Four things to do when you are mad at God

Earlier this week my world was turned upside down with a crunch of bumpers on College Road. Airbags were deployed, 911 was dialed, and there was a flurry of text messages. Thankfully no one was injured but my delicate balance of life and responsibilities was tipped over. My husband and I were in shock, and it felt like the peace in our home had been stolen. A loving friend sent us Dominoes Pizza for dinner. We needed it.

wreckMy response to the wreck has surprised me. I took it very personally, and I have been mad at God. For the first 24 hours, I would not talk to Him. Every time an involuntary prayer came to mind I silenced it. I would only talk to Jesus or Holy Spirit! Now, 48 hours out, cooler heads have prevailed and God and I are talking, but I’m still pretty upset. I feel like I’ve been betrayed by my Best Friend.

I know that I’m not the first person to be angry at God. You’ve probably had some ugly outbursts at God yourself.  In this fallen world, bad things happen to people who have surrendered their lives to God. We pray for protection and then get hurt. We pray for healing and sometimes people don’t get healed.  Husbands leave.  Children stray.  Parents pass.  Illnesses linger.  We are left disappointed, dazed, and confused. We demand, “Why, God?” because sometimes life just doesn’t make sense.

We are not alone in this common struggle. The prophet Jeremiah had an angry outburst with God. We find in Chapter 20 that the priest found out that Jeremiah was prophesying and had him beaten and put in stocks.  Jeremiah says,

You deceived me, Lord, and I was deceived; you overpowered me and prevailed. I am ridiculed all day long; everyone mocks me. Whenever I speak, I cry out proclaiming violence and destruction. So the word of the Lord has brought me insult and reproach all day long.

Jeremiah got angry, just like us.  How should we handle anger at God?

1) Like Jeremiah and King David before him, I believe we should be open and honest about how we feel. I think that our relationship with God is strong enough that He can handle our emotions. He made them and He understands them better than anyone. He sees that when crisis happens we are in shock and grief and that we are not thinking clearly.  There is grace, and it is sufficient for us in our weakness.

2) We are also told in Ephesians 4:26 that in our anger we are not to sin, and not to let the sun go down on our anger. These verses instruct us to work on forgiving God. You may not feel it at first, but if you can say, “God, I forgive you for allowing this to happen” you will start the process of forgiveness.  Also forgive everyone else involved in the situation.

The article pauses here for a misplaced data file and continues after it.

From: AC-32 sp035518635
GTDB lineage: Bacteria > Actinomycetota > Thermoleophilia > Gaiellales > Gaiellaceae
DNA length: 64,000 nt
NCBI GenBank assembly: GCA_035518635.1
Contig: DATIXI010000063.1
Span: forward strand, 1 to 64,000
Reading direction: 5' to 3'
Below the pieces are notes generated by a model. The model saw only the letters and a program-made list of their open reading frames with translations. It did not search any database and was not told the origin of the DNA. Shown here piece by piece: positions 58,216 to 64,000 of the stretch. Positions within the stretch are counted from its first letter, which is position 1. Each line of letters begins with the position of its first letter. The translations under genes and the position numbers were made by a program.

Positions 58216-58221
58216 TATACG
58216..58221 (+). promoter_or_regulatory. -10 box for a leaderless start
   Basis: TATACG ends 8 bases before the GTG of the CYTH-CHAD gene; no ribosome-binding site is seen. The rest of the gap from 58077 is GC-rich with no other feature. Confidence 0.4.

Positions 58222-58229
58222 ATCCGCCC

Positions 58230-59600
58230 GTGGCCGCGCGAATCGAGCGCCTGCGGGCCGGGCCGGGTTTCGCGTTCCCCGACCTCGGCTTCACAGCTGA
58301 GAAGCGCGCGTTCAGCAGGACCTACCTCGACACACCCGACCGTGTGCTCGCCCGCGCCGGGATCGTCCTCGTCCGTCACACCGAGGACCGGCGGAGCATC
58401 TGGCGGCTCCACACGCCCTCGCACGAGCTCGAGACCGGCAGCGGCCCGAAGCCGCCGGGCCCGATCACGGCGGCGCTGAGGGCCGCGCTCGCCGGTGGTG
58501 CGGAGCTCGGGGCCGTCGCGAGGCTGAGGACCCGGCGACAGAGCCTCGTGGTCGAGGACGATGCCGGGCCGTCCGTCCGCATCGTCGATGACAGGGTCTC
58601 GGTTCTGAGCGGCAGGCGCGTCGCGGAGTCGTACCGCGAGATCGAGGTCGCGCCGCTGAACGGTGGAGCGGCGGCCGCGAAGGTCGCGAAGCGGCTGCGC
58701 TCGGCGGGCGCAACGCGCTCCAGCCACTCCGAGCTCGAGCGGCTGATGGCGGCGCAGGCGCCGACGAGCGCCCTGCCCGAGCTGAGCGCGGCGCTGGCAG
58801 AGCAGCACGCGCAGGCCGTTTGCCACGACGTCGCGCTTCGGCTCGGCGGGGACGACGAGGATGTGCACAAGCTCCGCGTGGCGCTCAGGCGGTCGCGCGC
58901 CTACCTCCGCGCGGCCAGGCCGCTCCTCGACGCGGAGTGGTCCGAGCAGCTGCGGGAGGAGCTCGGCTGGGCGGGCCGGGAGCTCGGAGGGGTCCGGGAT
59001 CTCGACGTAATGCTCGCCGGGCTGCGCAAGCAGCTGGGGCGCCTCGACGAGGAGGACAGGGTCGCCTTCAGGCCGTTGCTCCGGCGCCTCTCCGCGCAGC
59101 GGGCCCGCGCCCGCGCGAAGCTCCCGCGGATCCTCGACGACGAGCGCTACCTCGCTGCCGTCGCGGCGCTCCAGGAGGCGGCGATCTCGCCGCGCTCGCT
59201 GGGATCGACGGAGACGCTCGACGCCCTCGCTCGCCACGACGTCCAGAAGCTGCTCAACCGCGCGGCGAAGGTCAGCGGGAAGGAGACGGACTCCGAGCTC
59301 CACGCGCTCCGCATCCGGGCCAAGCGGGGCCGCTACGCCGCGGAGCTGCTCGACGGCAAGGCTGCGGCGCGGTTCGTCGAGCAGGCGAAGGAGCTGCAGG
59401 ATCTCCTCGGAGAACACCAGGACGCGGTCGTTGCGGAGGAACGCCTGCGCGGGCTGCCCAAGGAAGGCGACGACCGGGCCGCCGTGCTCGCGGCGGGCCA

3) Even though you might not feel like it, continue to serve God. In his anger, Jeremiah tried to not prophesy as God directed him:

But if I say, “I will not mention his word or speak anymore in his name,” his word is in my heart like a fire, a fire shut up in my bones. I am weary of holding it in; indeed, I cannot. Jeremiah 20:9

Even in our anger, we still have a call of God on our lives. In our anger, we still have gifts from God. So don’t be stubborn in your anger and refuse to serve God.

4) Speak with a trusted pastor, mentor or friend. When our emotions are out of control, we don’t think or see things clearly. I spoke with my pastor and my mentor today to help me make sense of my feelings and to gain a better perspective on what happened.

Anger is a natural response when things don’t go our way or according our plan. I believe that God’s grace is still there for us in our anger. I think that He is patient with us as we rant and rave because He knows that His Holy Spirit is still at work in our hearts, teaching and convicting. God does not give up on us…He remains faithful even when we are faithless.  Nothing can separate us from the love of God…not even anger.

If you are angry and disappointed with God today, you are not alone. I am with you. God has not deserted us. Receive His grace as your right the ship of your unruly emotions.

Is there a time when were angry with God? How did you deal with it? What scriptures gave you direction and hope? I really want to know.

Leave me a comment, connect with me on Facebook or simply reply to the email.


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One thought on “Four things to do when you are mad at God

  1. Lisa,
    In my times of struggle I need to be reminded of God’s sovereignty, His greatness and His position. I often find myself clinging to Psalm 103 and Daniel’s prayer in Daniel 2. I am quickly reminded that He is in control able to do far more than I ask or imagine…far more than my own petitions and in ways I often do not willingly choose. There are also those times I simply feel forgotten. But I am reminded that He has not forgotten me and cares about every detail. These verses also remind me to praise Him when I may not feel like it and all the reasons why. These verses renew my hope and trust in a faithful, unchangeable God that does not shift when the things of this world do or when my emotions want to rule.

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